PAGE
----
Turner, local statehouse delegation align legislative priorities

Credit: Avery Kreemer

Credit: Avery Kreemer

U.S. Congressman Mike Turner met with Dayton-area lawmakers Monday to confer on legislative priorities and iron out alignment among federal and local legislators heading into a new year that promises local economic growth.

Turner, joined by six local Statehouse Republicans and the area’s sole Democrat, touched on the importance of bolstering the region’s housing, transportation and workforce ahead of a forthcoming boon in new jobs.

Much of the conversation revolved around new funding coming to Wright-Patterson Air Force base, including over $19.5 million upfront for the planning and design of a new complex for the Life Cycle Management Center. Turner said it was the first step in what will eventually become a $200 million expansion for the base.

The Dayton Congressman also touched on a $50 million federal investment in the base’s childcare sites, which he said “will go right to the needs of the workforce, the men and women who contribute to our national security at Wright-Patterson Air Force Base.

This year, those public workforce investments were coupled with a high-profile private investment from Joby Aviation, which by 2025 plans to manufacture what it calls “electric vertical takeoff and landing vehicles” and create up to 2,000 area jobs.

While legislators view these investments as positive, they stressed the need to work together to ensure that the region is able to accommodate such an influx of jobs — particularly when it comes to attracting, developing and maintaining a qualified workforce.

“We have a lot of workforce issues,” said state Rep. Andrea White, R-Kettering. “We’ve got to get childcare, housing, (and) transportation and I’m very encouraged of the alignment with what (Turner is) working on for our region and what we’re trying to do.”

Turner said he hopes to leverage federal and state funds to build out affordable housing in the region, while also attracting more private capital investments that will naturally create a responsive housing market as Joby sets up shop and Wright-Patt continues its expansion.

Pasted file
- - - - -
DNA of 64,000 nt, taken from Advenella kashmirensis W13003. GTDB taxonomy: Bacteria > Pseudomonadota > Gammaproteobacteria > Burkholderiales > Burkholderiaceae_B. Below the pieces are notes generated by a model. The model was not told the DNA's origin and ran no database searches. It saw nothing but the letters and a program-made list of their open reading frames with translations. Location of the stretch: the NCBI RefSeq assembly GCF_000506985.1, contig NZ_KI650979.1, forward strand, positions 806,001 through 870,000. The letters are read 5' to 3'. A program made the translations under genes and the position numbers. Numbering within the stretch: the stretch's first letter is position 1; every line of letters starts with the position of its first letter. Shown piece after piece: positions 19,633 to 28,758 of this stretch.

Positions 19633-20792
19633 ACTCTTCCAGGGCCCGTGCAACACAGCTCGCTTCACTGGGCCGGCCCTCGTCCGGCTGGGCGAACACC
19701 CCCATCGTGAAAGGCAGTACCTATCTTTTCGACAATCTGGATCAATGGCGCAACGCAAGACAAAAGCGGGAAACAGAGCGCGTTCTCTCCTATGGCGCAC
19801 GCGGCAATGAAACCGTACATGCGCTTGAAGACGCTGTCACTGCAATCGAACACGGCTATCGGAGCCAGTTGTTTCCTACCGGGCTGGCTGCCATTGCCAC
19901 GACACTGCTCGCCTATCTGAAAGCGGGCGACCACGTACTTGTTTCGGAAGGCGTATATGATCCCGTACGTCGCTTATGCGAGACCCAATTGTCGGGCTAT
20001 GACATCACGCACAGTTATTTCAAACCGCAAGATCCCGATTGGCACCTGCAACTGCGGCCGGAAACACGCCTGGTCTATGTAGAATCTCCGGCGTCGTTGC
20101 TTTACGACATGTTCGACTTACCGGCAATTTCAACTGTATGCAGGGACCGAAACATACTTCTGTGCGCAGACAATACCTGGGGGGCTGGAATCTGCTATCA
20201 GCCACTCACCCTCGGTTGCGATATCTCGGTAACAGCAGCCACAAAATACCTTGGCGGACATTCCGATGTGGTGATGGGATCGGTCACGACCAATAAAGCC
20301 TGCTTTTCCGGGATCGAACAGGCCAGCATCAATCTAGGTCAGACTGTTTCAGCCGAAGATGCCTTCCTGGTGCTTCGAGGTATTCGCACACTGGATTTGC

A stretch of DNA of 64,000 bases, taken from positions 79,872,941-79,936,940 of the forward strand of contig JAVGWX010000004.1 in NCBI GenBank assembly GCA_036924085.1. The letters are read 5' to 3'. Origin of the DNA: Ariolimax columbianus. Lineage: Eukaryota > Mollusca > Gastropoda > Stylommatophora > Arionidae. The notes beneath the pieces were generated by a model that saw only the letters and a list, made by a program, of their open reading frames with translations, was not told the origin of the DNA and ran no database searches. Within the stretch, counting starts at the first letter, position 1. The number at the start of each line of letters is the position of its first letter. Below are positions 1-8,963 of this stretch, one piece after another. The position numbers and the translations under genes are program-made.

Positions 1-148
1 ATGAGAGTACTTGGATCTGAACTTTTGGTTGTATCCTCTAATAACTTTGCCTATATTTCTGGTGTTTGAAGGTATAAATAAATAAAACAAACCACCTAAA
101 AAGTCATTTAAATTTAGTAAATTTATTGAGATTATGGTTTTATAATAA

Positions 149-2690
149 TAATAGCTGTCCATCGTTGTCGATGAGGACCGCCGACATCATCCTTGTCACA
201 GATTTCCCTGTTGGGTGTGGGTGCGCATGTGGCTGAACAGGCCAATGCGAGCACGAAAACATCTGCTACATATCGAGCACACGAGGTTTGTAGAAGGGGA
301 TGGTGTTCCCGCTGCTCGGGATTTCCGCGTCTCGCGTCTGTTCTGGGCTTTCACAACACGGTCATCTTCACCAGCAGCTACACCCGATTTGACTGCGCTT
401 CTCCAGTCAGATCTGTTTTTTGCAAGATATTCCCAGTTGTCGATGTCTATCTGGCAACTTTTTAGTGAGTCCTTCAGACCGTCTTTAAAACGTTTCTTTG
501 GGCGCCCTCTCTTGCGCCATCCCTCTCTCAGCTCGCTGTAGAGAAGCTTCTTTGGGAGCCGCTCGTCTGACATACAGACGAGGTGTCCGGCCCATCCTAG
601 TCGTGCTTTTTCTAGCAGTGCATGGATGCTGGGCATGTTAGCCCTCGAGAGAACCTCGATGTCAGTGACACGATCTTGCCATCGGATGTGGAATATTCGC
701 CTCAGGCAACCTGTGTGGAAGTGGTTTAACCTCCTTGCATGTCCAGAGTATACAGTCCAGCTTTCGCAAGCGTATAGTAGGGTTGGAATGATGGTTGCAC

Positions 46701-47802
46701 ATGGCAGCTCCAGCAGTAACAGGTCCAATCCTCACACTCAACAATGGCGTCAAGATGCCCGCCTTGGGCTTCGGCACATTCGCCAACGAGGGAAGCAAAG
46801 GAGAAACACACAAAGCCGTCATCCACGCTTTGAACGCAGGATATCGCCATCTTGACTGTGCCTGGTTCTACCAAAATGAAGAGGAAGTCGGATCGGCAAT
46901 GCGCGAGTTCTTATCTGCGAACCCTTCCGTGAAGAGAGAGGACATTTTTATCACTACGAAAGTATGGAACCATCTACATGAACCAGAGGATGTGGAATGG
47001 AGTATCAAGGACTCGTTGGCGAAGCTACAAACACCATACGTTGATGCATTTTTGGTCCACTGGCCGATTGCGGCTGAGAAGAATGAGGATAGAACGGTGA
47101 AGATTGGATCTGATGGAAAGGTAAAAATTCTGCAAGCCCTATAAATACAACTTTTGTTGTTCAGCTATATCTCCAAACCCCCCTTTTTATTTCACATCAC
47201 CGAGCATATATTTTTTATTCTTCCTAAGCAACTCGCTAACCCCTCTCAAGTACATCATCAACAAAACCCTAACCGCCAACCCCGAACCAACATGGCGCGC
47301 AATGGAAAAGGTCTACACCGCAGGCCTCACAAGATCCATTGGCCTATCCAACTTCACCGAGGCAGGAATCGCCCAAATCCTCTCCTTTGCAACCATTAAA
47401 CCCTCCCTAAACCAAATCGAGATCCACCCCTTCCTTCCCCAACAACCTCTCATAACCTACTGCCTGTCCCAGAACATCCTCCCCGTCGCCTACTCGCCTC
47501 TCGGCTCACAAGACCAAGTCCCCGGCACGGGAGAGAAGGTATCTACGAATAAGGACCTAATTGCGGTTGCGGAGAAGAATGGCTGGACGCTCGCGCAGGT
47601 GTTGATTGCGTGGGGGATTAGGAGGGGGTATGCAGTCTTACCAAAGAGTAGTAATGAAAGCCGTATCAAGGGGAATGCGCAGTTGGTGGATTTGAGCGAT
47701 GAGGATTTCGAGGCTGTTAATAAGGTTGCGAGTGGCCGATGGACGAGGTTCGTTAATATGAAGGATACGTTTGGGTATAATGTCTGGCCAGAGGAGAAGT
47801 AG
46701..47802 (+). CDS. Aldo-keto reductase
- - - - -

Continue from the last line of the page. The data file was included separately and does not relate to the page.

“Quality housing is incredibly important to be able to attract that workforce,” Turner said, “so that certainly is an item at the top of the list.

Marijuana concerns

Separate from housing, there are growing workforce concerns from employers and industry associations following Ohio’s recent legalization of recreational marijuana.

Entering 2024, the state’s permanent legislative framework for recreational marijuana is far from settled, but it’s likely that the final law will protect an Ohio employer’s right to keep drug-free workplaces and deny applicants, or fire employees, based on recreational marijuana use.

While many private companies will have the choice of whether or not to screen their hires for drug use, public employers like Wright-Patterson Air Force Base and federally contracted companies like Joby Aviation will have to maintain their drug-free workplace policies — potentially limiting their hiring pool.

“Under federal law, marijuana is still an illegal drug for the 35,000 people that work inside the fence of Wright-Patt Air Force Base and some of the 20,000 people outside of the fence who have security clearance, the change in Ohio law is irrelevant,” Turner said.

Follow DDN statehouse reporter Avery Kreemer on X or reach out to him at Avery.Kreemer@coxinc.com or at 614-981-1422.

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